Tag Archives: Brackets

Little Update to Brackets Reflow Cleaner

reflow-brackets-workflow

I made a little update to Brackets Reflow Cleaner.  This is the Brackets extension that can extract information out of Reflow asset files and allow you to speed up developing designs created in Reflow.

Here’s an example:

 

I’ve added support for extracting gradient information in both colors, and its own location.

Check out my video to see what Brackets Reflow Cleaner can do.

Apache Config file support for Brackets

I’ve been doing a bunch of tweaking of Apache files on my development machine because I had to do some machine hopping.  In the course of doing that I found myself wishing there was syntax support for Apache config files in Brackets.  I looked; I couldn’t find it.  If I want it, I have to do it.  So I did.

brackets_apache

It’s pretty simple, considering that it is a CodeMirror Mode, and I don’t really understand how it all works.  It provides syntax highlighting for .conf files and .htaccess files.

Here’s the GitHub repository; if I get any interest I’ll add it to the Brackets Extension Registry. I’d love to get some other eyes on it to make sure I’m not doing anything colossally stupid.

Reflow Cleaner

reflow-brackets-workflow

Disclaimer: Reflow isn’t intended to be used the way I will layout, and this isn’t an official Adobe thing.  This is just me fooling around with some ideas. 

As a follow up to my post about what you do after you work with Adobe Edge Reflow, I’ve been exploring the source code Reflow creates looking to see what I can do with it. I’ve also been experimenting with Brackets to see if I could use that to deliver some workflow here.  My experiments have yielded the unoriginally named “Brackets Reflow Cleaner.”  It does what it sounds like, it cleans the output you generate with Reflow in Brackets into something approaching that which you would use in a hand coded HTML file. How does it work?

In Reflow, I use the ability to label parts of my design to indicate what I want things to be.  

reflow-cleaner-org-orig

I label things with element names to output them as elements.

reflow-cleaner-org-element

I add a period to the front of a string to mark it as a class.  

reflow-cleaner-org-classes

From all this I can create an outline that looks like my eventual HTML should look.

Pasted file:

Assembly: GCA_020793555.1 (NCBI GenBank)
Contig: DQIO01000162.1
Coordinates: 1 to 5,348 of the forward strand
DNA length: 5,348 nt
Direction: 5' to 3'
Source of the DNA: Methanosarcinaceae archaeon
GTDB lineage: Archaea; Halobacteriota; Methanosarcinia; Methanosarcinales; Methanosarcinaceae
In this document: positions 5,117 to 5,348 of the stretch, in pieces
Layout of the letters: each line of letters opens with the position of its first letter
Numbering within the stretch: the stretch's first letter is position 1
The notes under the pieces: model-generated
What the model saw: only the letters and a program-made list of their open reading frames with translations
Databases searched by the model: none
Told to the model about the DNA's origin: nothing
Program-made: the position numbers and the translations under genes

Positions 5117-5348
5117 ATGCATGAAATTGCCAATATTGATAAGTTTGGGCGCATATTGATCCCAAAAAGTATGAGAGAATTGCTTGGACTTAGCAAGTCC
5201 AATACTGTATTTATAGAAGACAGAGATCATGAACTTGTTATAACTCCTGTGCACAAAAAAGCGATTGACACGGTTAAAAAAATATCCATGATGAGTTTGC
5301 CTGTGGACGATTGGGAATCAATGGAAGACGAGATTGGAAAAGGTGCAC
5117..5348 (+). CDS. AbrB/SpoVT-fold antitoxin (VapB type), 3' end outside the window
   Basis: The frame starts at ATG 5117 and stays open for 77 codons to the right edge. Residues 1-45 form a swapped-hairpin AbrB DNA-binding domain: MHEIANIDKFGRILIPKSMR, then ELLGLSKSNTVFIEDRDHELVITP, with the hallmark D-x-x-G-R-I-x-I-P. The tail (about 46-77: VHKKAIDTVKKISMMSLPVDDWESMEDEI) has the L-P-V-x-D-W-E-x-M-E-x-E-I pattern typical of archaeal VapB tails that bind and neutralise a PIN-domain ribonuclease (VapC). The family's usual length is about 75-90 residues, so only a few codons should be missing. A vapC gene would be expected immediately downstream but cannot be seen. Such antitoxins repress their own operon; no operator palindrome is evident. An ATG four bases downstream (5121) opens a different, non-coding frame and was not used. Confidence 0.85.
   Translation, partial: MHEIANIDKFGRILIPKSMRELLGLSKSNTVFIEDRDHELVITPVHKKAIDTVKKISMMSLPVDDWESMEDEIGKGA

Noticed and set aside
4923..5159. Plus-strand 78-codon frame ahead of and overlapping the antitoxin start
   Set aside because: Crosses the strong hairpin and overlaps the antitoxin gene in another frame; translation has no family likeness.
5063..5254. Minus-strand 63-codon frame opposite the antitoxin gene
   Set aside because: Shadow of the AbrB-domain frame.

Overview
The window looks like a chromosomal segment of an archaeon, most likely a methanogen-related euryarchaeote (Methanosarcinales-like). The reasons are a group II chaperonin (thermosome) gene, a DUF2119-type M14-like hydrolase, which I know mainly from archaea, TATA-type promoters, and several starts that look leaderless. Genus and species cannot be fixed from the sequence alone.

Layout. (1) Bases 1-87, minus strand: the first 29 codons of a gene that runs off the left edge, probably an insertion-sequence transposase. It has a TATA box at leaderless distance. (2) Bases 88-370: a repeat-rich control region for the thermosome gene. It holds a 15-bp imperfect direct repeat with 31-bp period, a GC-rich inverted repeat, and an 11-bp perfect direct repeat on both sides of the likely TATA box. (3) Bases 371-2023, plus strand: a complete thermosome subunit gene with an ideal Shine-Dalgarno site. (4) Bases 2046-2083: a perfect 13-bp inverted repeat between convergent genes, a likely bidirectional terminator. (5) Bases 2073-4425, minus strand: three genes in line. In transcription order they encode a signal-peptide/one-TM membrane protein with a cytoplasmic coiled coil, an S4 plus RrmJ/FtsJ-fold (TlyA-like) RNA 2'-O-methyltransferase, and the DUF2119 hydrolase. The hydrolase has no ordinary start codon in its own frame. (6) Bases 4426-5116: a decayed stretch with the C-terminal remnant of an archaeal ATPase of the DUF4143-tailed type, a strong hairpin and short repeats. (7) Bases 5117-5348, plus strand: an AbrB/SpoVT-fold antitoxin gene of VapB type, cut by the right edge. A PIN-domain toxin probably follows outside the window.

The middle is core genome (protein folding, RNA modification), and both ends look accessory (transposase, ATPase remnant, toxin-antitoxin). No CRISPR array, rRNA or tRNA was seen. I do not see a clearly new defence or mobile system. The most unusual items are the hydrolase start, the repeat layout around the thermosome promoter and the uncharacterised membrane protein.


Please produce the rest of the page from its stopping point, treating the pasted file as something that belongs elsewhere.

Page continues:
reflow-cleaner-org-all

Now Reflow doesn’t really care about all this as you can see by the HTML it outputs. It turns them into id’s.

reflow-cleaner-html-before

However, I have the HTML. I can run processes on it to convert it to something else.

reflow-cleaner-html-after

Now the CSS is a little different.  It is very verbose, full of ids, and crazy percentages. I’m not sure what to do with it.  But I can analyze it and maybe pull out some interesting details from it.

Color

reflow-cleaner-colors

Font

reflow-cleaner-fonts

Breakpoints

reflow-cleaner-css-breakpoints

I can even use the intelligence on the classes I setup in the Reflow file to analyze classes to figure out what was the same about them and create common classes for them.

reflow-cleaner-css-after

Here’s a video with a complete demonstration of it. 

I wrapped all of this up in a Brackets Extension so that if you wanted to play with it, you could. It’s Open Source and available on github. 

This is an experiment and a starting place.  I’d love to hear from anybody that give this a try.  Is it usable? Does it help you do anything.  Is this a crazy waste of time?  All opinions welcome. 

 

Theseus – A Promising Reason to Use Brackets

brackets_iconFrom time to time, I show off Brackets, the Open Source HTML/JavaScript/CSS editor Adobe has been working on for the past year and half.  It’s a great bit of work, and it looks great. However, a lot of people point out that there are a lot of other code editors that can be used on HTML out there.  Which is is true – so let me show you a compelling reason to use Brackets: Theseus.

Theseus is a research project that brings debugging to JavaScript in the editor. Not just debugging, but crazy real-time debugging that’s easy to understand and jump right into.  Check out the explanation of Theseus over at the Brackets team blog. And then check out the GitHub repo.   Seriously, if you work with JavaScript, do it now – you won’t regret it.

Also, just as an aside, it turns out that Brackets is up for a Readers’ Choice Award from Linux Journal.  If you’re a fan please give it your support by voting for it.